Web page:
The most important thing to remember when you decorate is to create a lot of hiding places and narrow caves. I also promote having plants in the tank since plants create dimmed corners and produce even more hiding places and calms the fishes down even further. I recommend using anubias species and java fern that don’t have to be planted in the soil and that creates good hiding places since they have a bit harder leaves. These plants also tolerate slightly brackish waters. Below you can se the tank setup I usually use. The aquarium in question is a standard 540 L.
The green colour represents plants, the lower left corner is planted with anubias which grows to about 20 cm and the other green spots represent java fern. I usually also have small anubias plants growing on the rocks.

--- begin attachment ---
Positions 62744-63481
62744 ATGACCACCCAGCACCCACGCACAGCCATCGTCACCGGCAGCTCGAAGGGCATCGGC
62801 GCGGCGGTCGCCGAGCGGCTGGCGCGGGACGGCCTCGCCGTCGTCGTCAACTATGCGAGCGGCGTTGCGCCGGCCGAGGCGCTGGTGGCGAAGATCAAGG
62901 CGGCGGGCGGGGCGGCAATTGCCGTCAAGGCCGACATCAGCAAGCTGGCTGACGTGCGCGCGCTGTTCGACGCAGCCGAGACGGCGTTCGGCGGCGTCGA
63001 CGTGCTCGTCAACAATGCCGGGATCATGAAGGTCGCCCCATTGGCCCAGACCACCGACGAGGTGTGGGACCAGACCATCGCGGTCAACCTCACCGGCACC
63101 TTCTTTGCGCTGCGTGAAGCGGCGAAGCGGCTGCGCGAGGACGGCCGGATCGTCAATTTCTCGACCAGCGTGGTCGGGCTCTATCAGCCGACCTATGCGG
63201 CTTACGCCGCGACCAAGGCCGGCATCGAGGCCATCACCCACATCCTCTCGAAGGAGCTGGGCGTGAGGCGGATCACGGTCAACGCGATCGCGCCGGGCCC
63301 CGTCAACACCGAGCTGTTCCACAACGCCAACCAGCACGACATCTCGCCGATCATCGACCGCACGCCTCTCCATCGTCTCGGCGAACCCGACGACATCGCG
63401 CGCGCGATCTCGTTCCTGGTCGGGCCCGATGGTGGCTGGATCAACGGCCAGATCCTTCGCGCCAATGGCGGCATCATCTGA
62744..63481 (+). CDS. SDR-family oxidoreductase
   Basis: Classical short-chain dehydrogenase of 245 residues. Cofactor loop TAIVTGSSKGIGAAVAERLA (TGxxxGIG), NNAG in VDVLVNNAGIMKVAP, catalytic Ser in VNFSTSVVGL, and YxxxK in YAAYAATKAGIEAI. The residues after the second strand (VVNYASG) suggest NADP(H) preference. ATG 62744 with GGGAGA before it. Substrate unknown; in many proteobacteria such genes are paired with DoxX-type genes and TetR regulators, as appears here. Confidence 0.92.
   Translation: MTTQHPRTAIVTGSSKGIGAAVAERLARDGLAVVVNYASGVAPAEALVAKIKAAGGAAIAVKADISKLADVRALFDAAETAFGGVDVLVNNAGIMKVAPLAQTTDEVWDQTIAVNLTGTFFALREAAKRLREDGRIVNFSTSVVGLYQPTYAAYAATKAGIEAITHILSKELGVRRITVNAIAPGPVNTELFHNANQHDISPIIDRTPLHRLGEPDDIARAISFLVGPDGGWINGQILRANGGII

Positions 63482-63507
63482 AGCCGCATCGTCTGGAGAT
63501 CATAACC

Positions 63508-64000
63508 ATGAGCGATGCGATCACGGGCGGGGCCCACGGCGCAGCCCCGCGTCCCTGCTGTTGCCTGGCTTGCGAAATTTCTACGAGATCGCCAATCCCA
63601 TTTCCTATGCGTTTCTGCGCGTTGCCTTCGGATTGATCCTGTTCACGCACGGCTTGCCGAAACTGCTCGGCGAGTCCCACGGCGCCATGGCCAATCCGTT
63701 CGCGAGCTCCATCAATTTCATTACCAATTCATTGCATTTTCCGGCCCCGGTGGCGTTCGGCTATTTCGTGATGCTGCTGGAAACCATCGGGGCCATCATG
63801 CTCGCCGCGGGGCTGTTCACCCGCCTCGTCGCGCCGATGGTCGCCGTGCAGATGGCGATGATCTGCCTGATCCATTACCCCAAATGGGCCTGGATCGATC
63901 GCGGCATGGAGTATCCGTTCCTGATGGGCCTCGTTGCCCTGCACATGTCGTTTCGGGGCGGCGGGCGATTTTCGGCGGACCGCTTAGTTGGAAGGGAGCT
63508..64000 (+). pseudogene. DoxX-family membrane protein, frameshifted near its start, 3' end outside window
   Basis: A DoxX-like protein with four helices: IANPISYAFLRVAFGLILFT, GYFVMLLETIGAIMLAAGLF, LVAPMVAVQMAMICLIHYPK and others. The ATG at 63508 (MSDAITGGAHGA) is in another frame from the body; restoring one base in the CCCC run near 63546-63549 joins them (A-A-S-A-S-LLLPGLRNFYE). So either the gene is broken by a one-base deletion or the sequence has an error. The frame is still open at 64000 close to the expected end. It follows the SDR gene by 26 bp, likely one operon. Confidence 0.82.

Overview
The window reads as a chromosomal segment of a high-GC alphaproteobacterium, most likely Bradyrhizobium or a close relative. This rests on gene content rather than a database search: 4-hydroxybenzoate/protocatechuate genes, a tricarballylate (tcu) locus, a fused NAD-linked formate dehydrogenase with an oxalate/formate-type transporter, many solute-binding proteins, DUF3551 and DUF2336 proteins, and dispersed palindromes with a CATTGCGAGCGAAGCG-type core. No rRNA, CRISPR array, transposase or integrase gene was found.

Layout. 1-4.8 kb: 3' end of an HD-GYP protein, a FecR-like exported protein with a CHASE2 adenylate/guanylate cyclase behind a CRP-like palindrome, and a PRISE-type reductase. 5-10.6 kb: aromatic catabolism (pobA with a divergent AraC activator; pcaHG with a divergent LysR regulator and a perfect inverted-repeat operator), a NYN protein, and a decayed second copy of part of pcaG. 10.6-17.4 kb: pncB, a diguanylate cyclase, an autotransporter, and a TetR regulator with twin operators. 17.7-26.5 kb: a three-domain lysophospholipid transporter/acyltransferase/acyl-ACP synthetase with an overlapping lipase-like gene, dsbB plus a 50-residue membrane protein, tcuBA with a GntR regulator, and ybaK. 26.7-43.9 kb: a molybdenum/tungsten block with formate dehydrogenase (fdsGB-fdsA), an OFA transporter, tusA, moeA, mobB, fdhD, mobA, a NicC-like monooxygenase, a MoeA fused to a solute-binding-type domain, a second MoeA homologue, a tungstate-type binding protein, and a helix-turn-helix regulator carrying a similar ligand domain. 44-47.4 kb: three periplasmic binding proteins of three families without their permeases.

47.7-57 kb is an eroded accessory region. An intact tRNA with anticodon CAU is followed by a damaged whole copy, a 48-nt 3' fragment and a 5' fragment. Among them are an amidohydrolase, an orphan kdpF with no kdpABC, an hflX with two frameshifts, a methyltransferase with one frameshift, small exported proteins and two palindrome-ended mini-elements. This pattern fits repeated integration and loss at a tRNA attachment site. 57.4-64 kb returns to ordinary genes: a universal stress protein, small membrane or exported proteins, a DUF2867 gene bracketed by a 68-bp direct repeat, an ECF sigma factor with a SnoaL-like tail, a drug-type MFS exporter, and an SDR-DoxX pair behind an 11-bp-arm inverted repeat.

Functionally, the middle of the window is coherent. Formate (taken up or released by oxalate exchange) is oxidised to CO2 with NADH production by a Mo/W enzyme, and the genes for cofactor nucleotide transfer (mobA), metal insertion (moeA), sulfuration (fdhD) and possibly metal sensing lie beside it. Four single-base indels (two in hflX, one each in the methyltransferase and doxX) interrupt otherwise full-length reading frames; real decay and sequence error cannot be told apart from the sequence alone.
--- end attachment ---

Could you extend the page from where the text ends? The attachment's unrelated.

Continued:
I try to use rocks of different height and make sure it’s never is more the maybe 10 cm between the different rocks in the background. I also put plants in the bigger spaces to make it feel safer for the morays. Always try to have at least two, preferable three larger cave systems. In the pictures above you can se this illustrated by large rocks laying on small rocks. If you want to improve your morays living conditions even more you can put a few PVC pipes in your tank in different sizes, large enough for your morays. However if you have built good rock formations this isn’t necessary.